Literate Programming using Sphinx and HaskellPosted: October 17, 2011
When working on new projects, we try to write down any ideas we have in documents, for future reference. After a while, some of these documents become design-documents.
Sometimes it’s useful to provide some code samples in these documents, to clarify some things, e.g. provide a basic implementation of some algorithm.
These samples should be in the form of pseudocode, so they don’t grow too large and don’t expose too many details. Using some fake programming language has a serious downside though: there’s no way to validate consistency, check types,… in an automated way.
To write documents in the most recent project, the Sphinx tool is used, which allows one to write documents using ReStructured Text, and compile them into HTML, LaTeX/PDF or other documents, including useful features like syntax highlighting of code blocks.
When writing code in these documents, I tend to use Haskell as pseudocode-language. Compact notation, type-safety and fake implementations using undefined allow for easy prototyping and interpretation, even for readers not familiar with the language.
Whilst GHC, the major Haskell compiler, has native support for so-called Literate Programming (i.e. source code with other text in-between, in a specific formatting as introduced by Donald Knuth, check Wikipedia), this is not compatible with the Sphinx syntax. Luckily, the GHC developers allow users to specify custom literate processors on the command line. This removes the need for extra preprocessing build-steps, and allows one to use custom literate files in the ghci REPL as-is.
Today I implemented such preprocessor (using a simple Python script). The source is available at https://gist.github.com/1292596. The script will extract all blocks marked as code-block. It will not filter any of the blocks, so if you use code-blocks containing non-Haskell code, things will fail. There’s filtering support code, but this is not exposed (as of now).
Here’s a quick walkthrough. Imagine you wrote a Sphinx source document, hello_world.rst, with the following content:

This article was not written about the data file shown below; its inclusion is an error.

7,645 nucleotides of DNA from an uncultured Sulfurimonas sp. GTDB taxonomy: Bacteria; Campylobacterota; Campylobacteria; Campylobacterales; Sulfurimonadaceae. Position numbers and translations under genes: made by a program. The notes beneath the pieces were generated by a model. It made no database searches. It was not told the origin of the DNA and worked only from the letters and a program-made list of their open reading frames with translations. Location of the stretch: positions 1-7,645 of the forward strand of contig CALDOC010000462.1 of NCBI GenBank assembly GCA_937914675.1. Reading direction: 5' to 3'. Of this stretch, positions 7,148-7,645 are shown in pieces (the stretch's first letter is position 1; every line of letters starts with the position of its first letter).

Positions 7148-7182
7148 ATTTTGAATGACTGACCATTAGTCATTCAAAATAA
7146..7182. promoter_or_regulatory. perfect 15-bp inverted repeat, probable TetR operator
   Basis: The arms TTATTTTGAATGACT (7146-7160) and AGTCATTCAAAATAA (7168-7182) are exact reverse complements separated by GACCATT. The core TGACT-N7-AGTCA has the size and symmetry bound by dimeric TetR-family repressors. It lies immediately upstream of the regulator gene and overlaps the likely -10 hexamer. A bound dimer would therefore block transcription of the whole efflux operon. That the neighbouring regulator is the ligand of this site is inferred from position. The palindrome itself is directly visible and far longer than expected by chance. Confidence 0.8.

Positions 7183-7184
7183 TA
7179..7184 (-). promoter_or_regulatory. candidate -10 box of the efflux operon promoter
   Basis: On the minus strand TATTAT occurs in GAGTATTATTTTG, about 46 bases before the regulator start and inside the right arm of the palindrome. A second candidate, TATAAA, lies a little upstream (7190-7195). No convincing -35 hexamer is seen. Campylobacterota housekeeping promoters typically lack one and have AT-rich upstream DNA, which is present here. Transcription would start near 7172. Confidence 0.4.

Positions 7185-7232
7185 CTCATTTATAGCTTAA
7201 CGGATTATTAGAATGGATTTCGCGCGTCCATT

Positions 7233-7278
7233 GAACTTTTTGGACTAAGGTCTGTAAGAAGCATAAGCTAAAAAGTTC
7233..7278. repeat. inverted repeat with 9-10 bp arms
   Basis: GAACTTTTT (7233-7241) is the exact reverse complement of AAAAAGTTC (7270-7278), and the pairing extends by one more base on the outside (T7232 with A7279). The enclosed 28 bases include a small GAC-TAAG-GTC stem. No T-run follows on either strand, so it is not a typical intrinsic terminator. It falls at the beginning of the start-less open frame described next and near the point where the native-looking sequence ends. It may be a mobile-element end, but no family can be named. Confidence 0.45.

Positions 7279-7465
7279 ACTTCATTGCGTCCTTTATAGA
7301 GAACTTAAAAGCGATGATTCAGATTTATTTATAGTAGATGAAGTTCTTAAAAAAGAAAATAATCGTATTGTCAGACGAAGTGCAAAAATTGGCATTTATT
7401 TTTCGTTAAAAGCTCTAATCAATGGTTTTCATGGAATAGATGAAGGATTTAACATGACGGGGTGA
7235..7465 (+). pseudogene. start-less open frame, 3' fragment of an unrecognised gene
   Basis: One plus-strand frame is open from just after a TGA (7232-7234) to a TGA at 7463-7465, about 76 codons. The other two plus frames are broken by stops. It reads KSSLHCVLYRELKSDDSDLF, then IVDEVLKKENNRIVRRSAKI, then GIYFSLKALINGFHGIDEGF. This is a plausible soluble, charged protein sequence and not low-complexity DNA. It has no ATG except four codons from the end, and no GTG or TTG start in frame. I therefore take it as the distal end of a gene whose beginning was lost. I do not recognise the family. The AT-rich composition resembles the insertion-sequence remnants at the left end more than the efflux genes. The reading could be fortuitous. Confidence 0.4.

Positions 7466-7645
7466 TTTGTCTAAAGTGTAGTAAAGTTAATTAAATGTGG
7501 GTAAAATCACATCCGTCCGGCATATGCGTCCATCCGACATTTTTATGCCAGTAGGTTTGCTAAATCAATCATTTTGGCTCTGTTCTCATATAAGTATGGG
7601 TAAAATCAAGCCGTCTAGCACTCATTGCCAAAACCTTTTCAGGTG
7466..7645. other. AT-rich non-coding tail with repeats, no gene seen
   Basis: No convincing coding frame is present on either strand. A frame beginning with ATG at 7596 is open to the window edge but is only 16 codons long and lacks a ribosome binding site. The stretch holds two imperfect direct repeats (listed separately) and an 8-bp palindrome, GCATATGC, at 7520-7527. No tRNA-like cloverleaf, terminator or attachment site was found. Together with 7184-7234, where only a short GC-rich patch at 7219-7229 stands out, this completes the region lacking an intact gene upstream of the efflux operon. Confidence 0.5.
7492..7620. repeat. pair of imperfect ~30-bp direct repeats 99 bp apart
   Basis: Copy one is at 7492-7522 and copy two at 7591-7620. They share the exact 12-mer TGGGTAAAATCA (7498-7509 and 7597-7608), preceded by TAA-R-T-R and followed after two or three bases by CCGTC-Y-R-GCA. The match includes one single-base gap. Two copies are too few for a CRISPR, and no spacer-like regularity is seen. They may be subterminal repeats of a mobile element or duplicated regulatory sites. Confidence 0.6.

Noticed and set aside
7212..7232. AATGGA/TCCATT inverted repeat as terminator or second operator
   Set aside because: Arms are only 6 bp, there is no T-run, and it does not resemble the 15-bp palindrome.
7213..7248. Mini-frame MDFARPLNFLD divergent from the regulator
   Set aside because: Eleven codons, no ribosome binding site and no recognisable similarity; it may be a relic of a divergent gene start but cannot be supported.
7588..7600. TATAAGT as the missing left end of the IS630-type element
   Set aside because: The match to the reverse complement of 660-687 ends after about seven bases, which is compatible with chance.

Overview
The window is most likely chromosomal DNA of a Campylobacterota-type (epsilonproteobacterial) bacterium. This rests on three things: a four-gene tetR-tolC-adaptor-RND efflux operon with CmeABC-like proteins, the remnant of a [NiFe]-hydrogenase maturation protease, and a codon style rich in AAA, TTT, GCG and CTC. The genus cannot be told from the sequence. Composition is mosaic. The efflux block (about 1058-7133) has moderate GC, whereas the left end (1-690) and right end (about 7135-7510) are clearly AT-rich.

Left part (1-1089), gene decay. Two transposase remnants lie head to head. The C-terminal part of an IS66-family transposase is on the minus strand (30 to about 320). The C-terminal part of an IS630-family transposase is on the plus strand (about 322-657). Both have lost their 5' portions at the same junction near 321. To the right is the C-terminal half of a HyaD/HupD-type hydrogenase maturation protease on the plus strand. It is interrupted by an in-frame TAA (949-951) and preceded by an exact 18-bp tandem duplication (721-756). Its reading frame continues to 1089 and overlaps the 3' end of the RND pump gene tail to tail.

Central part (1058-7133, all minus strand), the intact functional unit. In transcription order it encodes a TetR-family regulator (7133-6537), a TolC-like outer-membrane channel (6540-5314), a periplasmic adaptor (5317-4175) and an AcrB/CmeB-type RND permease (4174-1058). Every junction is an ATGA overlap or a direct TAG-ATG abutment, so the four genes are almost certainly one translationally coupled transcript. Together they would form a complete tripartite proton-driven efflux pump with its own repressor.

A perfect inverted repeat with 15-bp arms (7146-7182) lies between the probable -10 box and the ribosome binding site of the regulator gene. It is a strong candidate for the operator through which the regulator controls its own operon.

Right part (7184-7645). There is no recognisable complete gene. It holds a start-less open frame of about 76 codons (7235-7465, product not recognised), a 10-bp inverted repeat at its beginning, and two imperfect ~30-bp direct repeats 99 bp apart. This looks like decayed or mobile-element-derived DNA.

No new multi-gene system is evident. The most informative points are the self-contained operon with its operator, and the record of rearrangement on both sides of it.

Hello World =========== To be able to print "Hello world" to the screen, we need to define this string: .. code-block:: haskell helloWorld :: String helloWorld = "Hello world" Printing a string to the screen is an IO operation, so we should perform this action inside the IO monad. The action won't return any useful result, so we'll return *()*: .. code-block:: haskell printHelloWorld :: IO () printHelloWorld = putStrLn helloWorld Finally, we want to make a real application, so we need a main action: .. code-block:: haskell main :: IO () main = printHelloWorld
To use this module in ghci, we should enable our preprocessor, and tell GHC the .rst file is actually Literate Haskell (.lhs), so it will perform all required compilation steps. Assume the preprocessor script is stored as spp.py in the current working directory, and has executable permissions:
$ ghci -pgmL "./spp.py" -x lhs hello_world.rst GHCi, version 7.0.2: http://www.haskell.org/ghc/ :? for help Loading package ghc-prim ... linking ... done. Loading package integer-gmp ... linking ... done. Loading package base ... linking ... done. [1 of 1] Compiling Main ( hello_world.rst, interpreted ) Ok, modules loaded: Main. *Main> main Hello world
Note source location is calculated correctly:
*Main> :info main main :: IO () -- Defined at hello_world.rst:24:1-4
You can use ghc with the same arguments to compile Sphinx documents.
Using this approach, it should be possible to write complete applications as a tree of Spinx documents, containing design documents, documentation as well as the actual implementation.